20th century

The revival of the Moreno Valley area began in 1918, when the United States Air Force (then the United States Army Air Service) constructed March Field on the outskirts of Riverside as part of its World War I expansion. March Field was initially used to train fighter pilots. Although it was closed in 1922, it was reopened in 1927 and eventually became a full Air Force base. The presence of March caused the unincorporated communities of Sunnymead, Moreno, and Edgemont to develop and grow. In World War II, March again became a training ground for military pilots. On April 1, 1996, March Air Force Base (MAFB) became March Joint Air Reserve Base (MJARB) under Air Force Reserve Command (AFRC).

From September 22, 1957, to July 3, 1989, the Riverside International Raceway (sometimes known as RIR, Riverside or Riverside Raceway) occupied the current site of the Moreno Valley Mall. Some of the races held at RIR included IMSA, NASCAR, Indycar, NHRA drag racing, Go Karts, Formula 1, and AMA motorcycle racing. When there was no racing, Riverside was used in TV shows, movies, advertisements and was used by both Carroll Shelby and Skip Barber to teach students how to drive around the track. The mall is now located where turns 5, 6 (NASCAR Road) and 8 used to be on the northern end near the freeway and houses now occupy the southern end of the raceway’s property.

By 1984, the population was 49,702 (compared to 18,871 residents in 1970). The state economic boom fueled the construction of new houses and businesses, leading to a push for the area to incorporate as a city. Although similar measures had failed previously in 1968 and 1983, the measure to form the city of Moreno Valley was approved by the area’s voters in 1984. On December 3, 1984, the communities of Edgemont, Sunnymead, and Moreno united along with nearby areas to form the general law city of Moreno Valley. The first city council was also elected in 1984. It was composed of Bob Lynn, Judith A. Nieburger, Steven Webb, J. David Horspool (first Mayor Pro Tem), and Marshall C. Scott (first Mayor). The city seal and motto were adopted the following year.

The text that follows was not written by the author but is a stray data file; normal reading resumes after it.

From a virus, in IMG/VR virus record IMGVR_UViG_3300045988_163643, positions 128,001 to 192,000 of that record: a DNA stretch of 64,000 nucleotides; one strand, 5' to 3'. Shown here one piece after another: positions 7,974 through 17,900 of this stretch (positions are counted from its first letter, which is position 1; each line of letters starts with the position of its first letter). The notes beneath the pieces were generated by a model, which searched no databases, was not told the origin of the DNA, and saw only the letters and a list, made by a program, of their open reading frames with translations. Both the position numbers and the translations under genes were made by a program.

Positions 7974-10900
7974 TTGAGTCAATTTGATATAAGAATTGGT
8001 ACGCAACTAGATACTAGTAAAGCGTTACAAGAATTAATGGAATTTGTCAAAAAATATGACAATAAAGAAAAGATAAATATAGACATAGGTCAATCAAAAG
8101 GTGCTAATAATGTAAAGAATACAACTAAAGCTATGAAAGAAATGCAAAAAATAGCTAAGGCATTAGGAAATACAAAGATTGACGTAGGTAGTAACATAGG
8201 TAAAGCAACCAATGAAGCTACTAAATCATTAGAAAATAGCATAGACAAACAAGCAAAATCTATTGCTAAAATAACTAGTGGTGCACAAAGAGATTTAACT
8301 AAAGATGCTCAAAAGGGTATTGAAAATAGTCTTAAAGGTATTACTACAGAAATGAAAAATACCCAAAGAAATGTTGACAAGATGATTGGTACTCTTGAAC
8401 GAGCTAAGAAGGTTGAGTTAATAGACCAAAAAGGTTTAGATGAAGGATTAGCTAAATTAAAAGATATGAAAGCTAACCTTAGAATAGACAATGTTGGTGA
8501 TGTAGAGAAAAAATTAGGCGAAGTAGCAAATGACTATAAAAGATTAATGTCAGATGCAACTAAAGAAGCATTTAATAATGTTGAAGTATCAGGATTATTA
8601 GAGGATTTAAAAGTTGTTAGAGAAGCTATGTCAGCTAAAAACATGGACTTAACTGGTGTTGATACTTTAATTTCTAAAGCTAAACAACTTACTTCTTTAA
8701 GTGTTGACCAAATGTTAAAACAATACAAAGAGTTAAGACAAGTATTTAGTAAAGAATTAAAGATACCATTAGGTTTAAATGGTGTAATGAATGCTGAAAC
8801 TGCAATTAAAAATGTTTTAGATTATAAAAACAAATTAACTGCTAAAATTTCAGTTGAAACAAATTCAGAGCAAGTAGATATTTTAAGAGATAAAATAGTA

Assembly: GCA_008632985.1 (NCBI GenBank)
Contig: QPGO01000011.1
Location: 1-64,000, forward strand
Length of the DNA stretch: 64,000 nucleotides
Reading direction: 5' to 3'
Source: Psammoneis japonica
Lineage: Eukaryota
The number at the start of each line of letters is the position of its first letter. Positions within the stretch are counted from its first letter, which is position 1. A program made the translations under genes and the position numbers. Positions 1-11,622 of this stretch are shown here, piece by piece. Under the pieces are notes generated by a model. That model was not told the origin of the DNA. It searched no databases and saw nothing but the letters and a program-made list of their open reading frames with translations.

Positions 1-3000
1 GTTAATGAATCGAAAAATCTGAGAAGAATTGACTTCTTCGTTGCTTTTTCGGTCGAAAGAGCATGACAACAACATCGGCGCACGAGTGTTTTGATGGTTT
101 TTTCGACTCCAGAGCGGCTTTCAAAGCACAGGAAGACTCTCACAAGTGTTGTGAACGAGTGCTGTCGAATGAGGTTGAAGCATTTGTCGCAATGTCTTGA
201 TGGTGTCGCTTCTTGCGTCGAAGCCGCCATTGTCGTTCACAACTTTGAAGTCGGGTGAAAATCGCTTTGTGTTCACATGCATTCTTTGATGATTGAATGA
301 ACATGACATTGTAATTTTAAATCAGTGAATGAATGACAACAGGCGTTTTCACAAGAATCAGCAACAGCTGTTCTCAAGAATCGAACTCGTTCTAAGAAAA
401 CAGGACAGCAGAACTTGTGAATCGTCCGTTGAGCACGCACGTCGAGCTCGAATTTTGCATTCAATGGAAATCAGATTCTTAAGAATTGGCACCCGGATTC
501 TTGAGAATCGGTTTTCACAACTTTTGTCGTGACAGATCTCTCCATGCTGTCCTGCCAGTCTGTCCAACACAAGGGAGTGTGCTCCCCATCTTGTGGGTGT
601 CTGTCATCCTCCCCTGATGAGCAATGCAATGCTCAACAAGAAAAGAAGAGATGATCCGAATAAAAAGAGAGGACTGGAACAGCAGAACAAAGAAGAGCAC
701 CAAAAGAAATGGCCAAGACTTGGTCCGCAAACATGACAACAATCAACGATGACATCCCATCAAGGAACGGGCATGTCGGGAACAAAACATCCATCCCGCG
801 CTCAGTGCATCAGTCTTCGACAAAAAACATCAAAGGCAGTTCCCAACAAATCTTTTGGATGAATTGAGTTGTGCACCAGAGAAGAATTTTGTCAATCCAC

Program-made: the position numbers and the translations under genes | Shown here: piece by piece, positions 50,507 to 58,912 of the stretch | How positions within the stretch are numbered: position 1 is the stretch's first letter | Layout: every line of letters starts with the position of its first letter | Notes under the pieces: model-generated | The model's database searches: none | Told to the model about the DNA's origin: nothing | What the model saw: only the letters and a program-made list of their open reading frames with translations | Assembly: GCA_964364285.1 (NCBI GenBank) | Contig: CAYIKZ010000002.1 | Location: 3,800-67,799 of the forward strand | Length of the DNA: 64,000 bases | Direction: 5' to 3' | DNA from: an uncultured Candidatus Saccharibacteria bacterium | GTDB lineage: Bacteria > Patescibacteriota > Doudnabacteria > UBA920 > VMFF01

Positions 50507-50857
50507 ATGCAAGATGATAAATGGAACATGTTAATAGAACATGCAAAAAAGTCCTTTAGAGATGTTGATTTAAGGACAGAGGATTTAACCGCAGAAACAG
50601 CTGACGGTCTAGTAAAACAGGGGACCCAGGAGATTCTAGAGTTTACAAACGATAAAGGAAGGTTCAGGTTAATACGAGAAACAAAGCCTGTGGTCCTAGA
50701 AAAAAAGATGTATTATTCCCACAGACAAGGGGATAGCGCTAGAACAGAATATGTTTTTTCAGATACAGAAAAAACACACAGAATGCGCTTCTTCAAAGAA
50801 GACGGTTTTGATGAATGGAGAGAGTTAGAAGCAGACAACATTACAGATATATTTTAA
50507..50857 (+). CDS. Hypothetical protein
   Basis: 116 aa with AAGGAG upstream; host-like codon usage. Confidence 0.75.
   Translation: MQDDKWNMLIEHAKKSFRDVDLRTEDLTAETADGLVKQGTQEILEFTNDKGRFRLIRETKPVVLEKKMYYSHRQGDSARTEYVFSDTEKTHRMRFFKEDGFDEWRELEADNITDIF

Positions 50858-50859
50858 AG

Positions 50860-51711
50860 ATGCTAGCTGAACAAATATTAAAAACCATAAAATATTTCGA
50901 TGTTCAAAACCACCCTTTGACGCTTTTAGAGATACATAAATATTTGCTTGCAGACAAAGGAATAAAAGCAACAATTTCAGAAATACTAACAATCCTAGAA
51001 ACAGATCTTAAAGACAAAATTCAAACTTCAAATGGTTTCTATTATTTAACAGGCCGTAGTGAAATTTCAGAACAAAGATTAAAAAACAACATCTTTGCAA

By 1990, Moreno Valley had grown to become the second-largest city in Riverside County with a population of approximately 118,000. This growth continued until about 1992.

In the 1990s, the Moreno Valley economy deteriorated. Many residents began to leave the city. March Air Force Base was also downsized to its present status as March Air Reserve Base. The surplus land was given to the March Joint Powers Authority, made up of representatives of Riverside County, and the cities of Riverside, Moreno Valley, and Perris for development. The dismal economic trend began to reverse in the late part of the decade and companies such as Aurora Modular, U-Haul, and Lowe’s moved major operating facilities to the city or neighboring cities (although Aurora later filed for bankruptcy).

By the early 2000s, the soaring cost of living in nearby Los Angeles County and Orange County helped make the less developed portions of the Inland Empire an attractive place for business and home construction.

Proposals to turn March Joint Air Reserve Base to a major commercial airport were debated in 2005, which would have given the Inland Empire a second commercial airport; there is currently a commercial airport in the city of Ontario. However, the plan was rejected by the Riverside County Board of Supervisors. In May 2008, the March Joint Powers Authority approved the facility for small general private aircraft.